debian

Initial Linux support for the 5g video iPod - video sync using gtkpod / libgpod [Update]

My video iPod

TuxMobil - Linux on Laptops, Notebooks, PDAs and Mobile Phones

OK, so I spent some fun time playing around with my 5g video iPod — time for more serious action now.

I have created two patches today which add support for the video iPod to gtkpod, a GTK+ based, platform independent GUI for Apple's iPod.
These initial patches allow you to sync m4v video files to your iPod and watch them there. I will add support for all other video formats which work on the iPod, soon. The patches will be sent to the gtkpod maintainers, of course, in the hope that they can be included in the next release.

Note: This is pre-alpha, barely-tested code! Use at your own risk!

Installation instructions:

  • Get the current CVS version of libgpod. Apply the following patch: libgpod_5g_video_ipod_support.patch (Update: patch no longer needed). Compile and install libgpod.
  • Get the current CVS version of gtkpod. Apply the following patch: gtkpod_5g_video_ipod_support.patch (Update: patch no longer needed). Compile and install gtkpod.
  • Mount your iPod (USB cable): mount -t vfat /dev/sda2 /mnt/ipod
  • Start gtkpod (possibly as root, depending on your system) . Maybe you need to edit the settings and adjust the mount point for the iPod (/mnt/ipod is the default).
  • Click on the "Read" button to read in the iTunesDB from the iPod, click on "Files" to add a video file (e.g. this Apple commercial from 1977), click on "Sync" to upload the file to your iPod.
  • Quit gtkpod, unmount the iPod (umount /mnt/ipod), disconnect the USB cable.
  • Profit!!!1

I get a "Destroying mmap buffer" error every time I sync the iPod, but that's probably a gtkpod bug, and it's non-fatal anyways.

If you happen to own a video iPod, please test the patches and report whether they work! Thanks!

Update 2005-11-19: The libgpod patch is in CVS now (plus a bug which caused MP3s to appear in the "Movies" list is fixed now, too). So you don't need the libgpod patch anymore! I have updated the gtkpod patch (Update: patch no longer needed.), you should now be able to sync almost any video format (m4v, mp4, mpg, mpeg, avi, mov) to your video iPod.
Update 2005-11-24: The current libgpod/gtkpod CVS now contains all the features of my patches, so they are obsolete from now on.

Gobby - a collaborative text editor

Gobby screenshot

I have heard of Gobby many times now, but when Daniel Stone blogged about it today, I finally decided to give it a try.

For those who don't yet know what I'm talking about:

Gobby is a free collaborative editor based on libobby, a library which provides synced document buffers. It supports multiple documents in one session and a multi-user chat. It runs on Microsoft Windows, Mac OS X, Linux and other Unix-like platforms.

One apt-get install gobby later, I was astounded as to how mature it already feels. I think Gobby will be of great benefit when taking notes during conferences, talks and so on. It could also prove invaluable as a pair programming tool.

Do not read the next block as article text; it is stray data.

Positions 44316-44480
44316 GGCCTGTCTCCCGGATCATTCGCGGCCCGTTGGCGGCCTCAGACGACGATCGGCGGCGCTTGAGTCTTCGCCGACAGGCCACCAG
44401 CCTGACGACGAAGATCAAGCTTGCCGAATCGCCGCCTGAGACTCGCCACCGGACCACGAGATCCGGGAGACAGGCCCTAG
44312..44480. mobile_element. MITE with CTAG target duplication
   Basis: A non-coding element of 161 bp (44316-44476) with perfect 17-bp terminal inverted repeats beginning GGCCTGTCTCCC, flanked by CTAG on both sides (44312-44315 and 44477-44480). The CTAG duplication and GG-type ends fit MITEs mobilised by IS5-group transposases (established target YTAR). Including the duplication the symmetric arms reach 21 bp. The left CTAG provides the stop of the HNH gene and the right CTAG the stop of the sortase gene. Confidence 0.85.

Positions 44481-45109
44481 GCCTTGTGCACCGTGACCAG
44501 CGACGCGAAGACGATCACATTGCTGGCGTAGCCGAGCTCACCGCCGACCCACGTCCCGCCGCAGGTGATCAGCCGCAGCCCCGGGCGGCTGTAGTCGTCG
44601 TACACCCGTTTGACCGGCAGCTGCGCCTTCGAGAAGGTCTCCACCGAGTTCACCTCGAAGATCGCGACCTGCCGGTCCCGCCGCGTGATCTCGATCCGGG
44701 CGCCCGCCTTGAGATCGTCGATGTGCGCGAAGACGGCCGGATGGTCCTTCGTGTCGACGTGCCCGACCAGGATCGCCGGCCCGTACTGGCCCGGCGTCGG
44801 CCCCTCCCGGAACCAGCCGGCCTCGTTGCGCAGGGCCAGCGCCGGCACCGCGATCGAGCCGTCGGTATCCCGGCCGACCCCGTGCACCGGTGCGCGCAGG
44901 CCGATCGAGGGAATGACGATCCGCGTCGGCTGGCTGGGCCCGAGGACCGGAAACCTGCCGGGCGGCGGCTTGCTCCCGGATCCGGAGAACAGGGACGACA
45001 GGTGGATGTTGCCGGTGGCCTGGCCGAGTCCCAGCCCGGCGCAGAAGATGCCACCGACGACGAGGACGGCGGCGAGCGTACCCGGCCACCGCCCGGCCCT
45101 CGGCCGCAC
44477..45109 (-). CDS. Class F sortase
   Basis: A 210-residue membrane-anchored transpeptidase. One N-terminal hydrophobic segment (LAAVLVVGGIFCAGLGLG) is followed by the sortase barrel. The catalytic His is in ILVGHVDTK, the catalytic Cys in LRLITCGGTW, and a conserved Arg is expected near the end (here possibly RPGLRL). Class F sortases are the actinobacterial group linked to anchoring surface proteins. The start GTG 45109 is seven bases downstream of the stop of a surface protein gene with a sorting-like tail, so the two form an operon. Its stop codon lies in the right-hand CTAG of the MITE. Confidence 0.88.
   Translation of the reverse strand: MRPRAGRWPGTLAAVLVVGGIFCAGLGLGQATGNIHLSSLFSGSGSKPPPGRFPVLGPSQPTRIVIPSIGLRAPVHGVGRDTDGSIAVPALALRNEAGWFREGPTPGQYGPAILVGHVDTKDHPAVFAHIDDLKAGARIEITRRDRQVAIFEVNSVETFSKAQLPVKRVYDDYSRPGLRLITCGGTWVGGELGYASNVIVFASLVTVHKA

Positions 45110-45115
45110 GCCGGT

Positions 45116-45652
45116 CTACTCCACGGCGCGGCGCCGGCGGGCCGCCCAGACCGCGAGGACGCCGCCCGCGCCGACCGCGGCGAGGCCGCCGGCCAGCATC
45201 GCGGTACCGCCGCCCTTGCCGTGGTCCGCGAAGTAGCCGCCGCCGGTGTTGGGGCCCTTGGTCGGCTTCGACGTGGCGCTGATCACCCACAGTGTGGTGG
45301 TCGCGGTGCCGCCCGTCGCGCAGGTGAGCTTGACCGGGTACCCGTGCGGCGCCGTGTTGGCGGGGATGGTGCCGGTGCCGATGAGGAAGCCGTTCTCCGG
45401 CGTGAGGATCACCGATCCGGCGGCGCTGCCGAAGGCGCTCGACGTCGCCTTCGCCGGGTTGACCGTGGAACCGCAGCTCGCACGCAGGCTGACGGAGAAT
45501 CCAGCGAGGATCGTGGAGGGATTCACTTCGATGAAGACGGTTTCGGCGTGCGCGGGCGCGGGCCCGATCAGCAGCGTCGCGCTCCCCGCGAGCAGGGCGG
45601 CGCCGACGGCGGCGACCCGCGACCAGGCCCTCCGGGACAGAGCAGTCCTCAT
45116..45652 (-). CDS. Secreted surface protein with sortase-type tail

Anyways, I already hear you crying "but SubEthaEdit has been doing this for ages", which is true. But:

  • Gobby is GPL'd, SubEthaEdit is not.
  • Gobby is a cross-platform tool, SubEthaEdit is not (I don't own no Mac, you insensitive clod!).

There you have it.

(via Daniel Stone)

Watch the stars with Stellarium

Stellarium screenshot

It's late at night, so what else could I do than watch the stars? Of course, as I am such a moron geek, I don't just look out of the window — I use GPL'd software to watch the stars.


apt-get install stellarium

Debian updates

Just to prove the world I'm doing Debian work sometimes: I have recently updated the flobopuyo package (needed rebuild because of the C++ transition), the bfbtester package (hey, it took me only three attempts until I f*cking figured out why I couldn't change the section), and cccd (cosmetic stuff).

Nothing to see here, move on.

Resizing ext3 partitions with parted

A while ago I wanted to enlarge my /home partition (hda6), as it was getting full. After that partition I had another (unused) one, which I intended to merge with hda6 and thereby increase the amount of free disk space on /home.

Here's parts of the disk layout:

hda6 Logical Linux ext3 30848.00
hda7 Logical Linux ext3 8848.00

So, merging hda7 into hda6 should be as simple as removing hda7, and then resizing hda6 to swallow up the 8 gig from the former hda7. Basically, that's how it worked, but I had a few problems. First, at that time is seemed impossible to simply resize ext3 partitions. Neither ext2resize, nor QtParted, nor parted worked for me for some reasons (maybe that has changed recently).

After some googling I finally found a way to do it (which I'll document here, maybe it'll be helpful for others):

  1. Boot from Knoppix, not mounting any partition
  2. Run fsck on both, hda6 and hda7 (optional?)
  3. Remove hda7 (e.g. using cfdisk)
  4. Remove the ext3 journal from hda6 (effectively turning it into an ext2 partition):
    # tune2fs -O^has_journal /dev/hda6
  5. Resize hda6 using parted. The xxxx is the original start of hda6 (you may not change that) and yyyy is the end of the disk:
    # parted
    (parted) resize 6 xxxxx yyyyy
  6. Enable the ext3 journal again on the now enlarged hda6:
    tune2fs -j /dev/hda6
  7. Reboot

But this didn't work from the beginning either — for some strage reason parted didn't believe me that the space after hda6 was free. It did display it as free space, but the "resize" operation complained.

So what I did was this (instead af the above step 3):

  1. Re-add the hda7 partition using, e.g., cfdisk
  2. Start parted, and remove hda7 again from within parted(!):
    # parted
    (parted) rm 7

It seems parted didn't like the way cfdisk removed the hda7 partition... very strange...

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